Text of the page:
Polly Rodriguez bought her first vibrator at a Hustler Hollywood store off a St. Louis highway. You know the kind of place: pictures of women with fake breasts and peroxide hair, racks of corsets and "schoolgirl" skirts—making the whole experience feel unseemly and more aligned with a porn-imbued male view of female sexuality than how she saw herself.
So while still in her 20s, Rodriguez launched a different kind of sex toy company. Named Unbound and aimed at millennials, the brand radiates less "adult company" than it does approachable and feminist sexual wellness. On sale are its own line of vibrators with Smart Memory tech, subscriptions to sex toy deliveries and even a "Nevertheless, She Persisted" gift set complete with blindfold and Elizabeth Warren tote.
Unbound's formula has received mainstream venture capital buy-in, raising $2.7 million last year from such well-established tech-centric firms as Peter Thiel's Founders Fund. That size of investment was previously unheard of among the Women of Sex Tech, a coalition of more than 60 feminist-led startups, mostly based in New York City, with the goal of pulling their products into the mainstream realm of Lululemon or Glossier.
Yet none of this nuance matters to social media's advertising censors. According to the blunt rules that apply to adult companies on Facebook, Instagram, Snapchat, Pinterest and Twitter, sex tech is banned from paid promotion just like hardcore porn. And it's not because the rules prohibit nudity or overly sexual images, given the companies keep their ads PG. As Dame Products CEO Alexandra Fine says, "Our products don't actually look like anything"; her co-founder, MIT engineer Janet Lieberman, drew design inspiration for the company's vibrators from Oxo housewares and Google Home. In one ad Facebook rejected, the ambiguous object sits primly in a woman's outstretched hand.
The sticking point is the brand's products themselves. Facebook, for example, allows advertising of sex-themed products that promote "family planning" and "contraception," but not "sexual pleasure or sexual enhancement." That means condoms but not vibrators: "So we're implicitly saying it's OK for men to orgasm," Rodriguez says. "So why can't we have the same for women?"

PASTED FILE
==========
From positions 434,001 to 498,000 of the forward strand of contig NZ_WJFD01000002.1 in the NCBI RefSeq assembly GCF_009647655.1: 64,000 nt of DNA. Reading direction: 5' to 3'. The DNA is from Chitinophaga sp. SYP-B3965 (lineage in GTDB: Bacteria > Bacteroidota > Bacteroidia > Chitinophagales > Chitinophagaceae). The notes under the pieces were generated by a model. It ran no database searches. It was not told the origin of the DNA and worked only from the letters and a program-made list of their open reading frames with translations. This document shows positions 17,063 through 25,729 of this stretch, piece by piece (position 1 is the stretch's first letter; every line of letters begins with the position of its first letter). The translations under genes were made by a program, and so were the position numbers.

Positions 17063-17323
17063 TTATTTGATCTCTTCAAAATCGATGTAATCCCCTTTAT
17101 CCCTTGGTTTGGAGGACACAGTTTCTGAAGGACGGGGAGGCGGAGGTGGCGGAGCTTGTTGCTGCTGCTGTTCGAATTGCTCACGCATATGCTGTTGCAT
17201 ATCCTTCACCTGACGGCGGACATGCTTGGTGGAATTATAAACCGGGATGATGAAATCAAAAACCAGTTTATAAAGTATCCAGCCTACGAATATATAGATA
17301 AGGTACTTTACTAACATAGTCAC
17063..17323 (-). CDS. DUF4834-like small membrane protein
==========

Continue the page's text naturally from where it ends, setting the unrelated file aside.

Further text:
Similarly, Snapchat doesn't allow "adult products" other than contraceptives. Pinterest's rules ban "adult products," and Twitter prohibits "sex toys."
"So every single one of the main staples of social media has doubled down and said, no, we have no interest in working with you guys on that," Rodriguez says.
Hulu, for its part, has been a bit more nuanced: An account manager wrote in an email last fall that Unbound couldn't show sex toys in the ad, but it was willing to review spots with non-sex-toy products like lube, massage oil or jewelry.
The result is that the new wave of companies pushing an elevated, female-centric view of sexual health is blocked from targeting new customers on the platforms most amenable to early companies. "Facebook and Instagram are good because you can start really small and scale it based on performance," Rodriguez says. "So for startups with limited ad budgets, [they would be] the most attractive platform."
Meanwhile, sex has sold nonsexual products since the beginning of advertising, as Dame's Fine points out: "There's bedsheet companies that are making obvious sexual innuendos, but my ad doesn't even mention sex."
The companies have no choice but to become crafty to advertise on web and mobile. Rodriguez's Unbound focuses on email and driving traffic to its content marketing blog, which covers topics such as gifting sex toys in the fraught era of #MeToo. The company occasionally pays evangelists to rave about its products on Instagram, and otherwise hopes that people will follow its Instagram and Facebook brand pages, which describe the company discreetly as a "website in New York, New York." (The companies can have brand accounts, a Facebook representative says, but the rules governing advertising are stricter given the content will be proactively shown to users.)
Fine from Dame says the company invests in paid Google search advertising, and she's found a semi-successful Facebook workaround: paying to boost posts from her own entrepreneur Facebook page of news articles in which she's appeared. They sometimes are allowed through—and she'll see $3 in sales for every dollar she spends, she says—and sometimes are taken down.
"I'd like to be more direct," Fine says. The indirect personality advertising "ends up making me look like a shadier person and that makes the industry look shady."
The sex-tech companies are optimistic that social platforms, which promote themselves as progressive brands themselves, will eventually come around. One did change its mind: Kickstarter rejected Dame's campaign for its first vibrator, but after Fine befriended some of the crowdfunding site's employees (its HQ is around the corner from Dame's) and argued "we're makers like anyone else," Kickstarter let Dame crowdfund for its second vibrator, Fin. It raised nearly $400,000.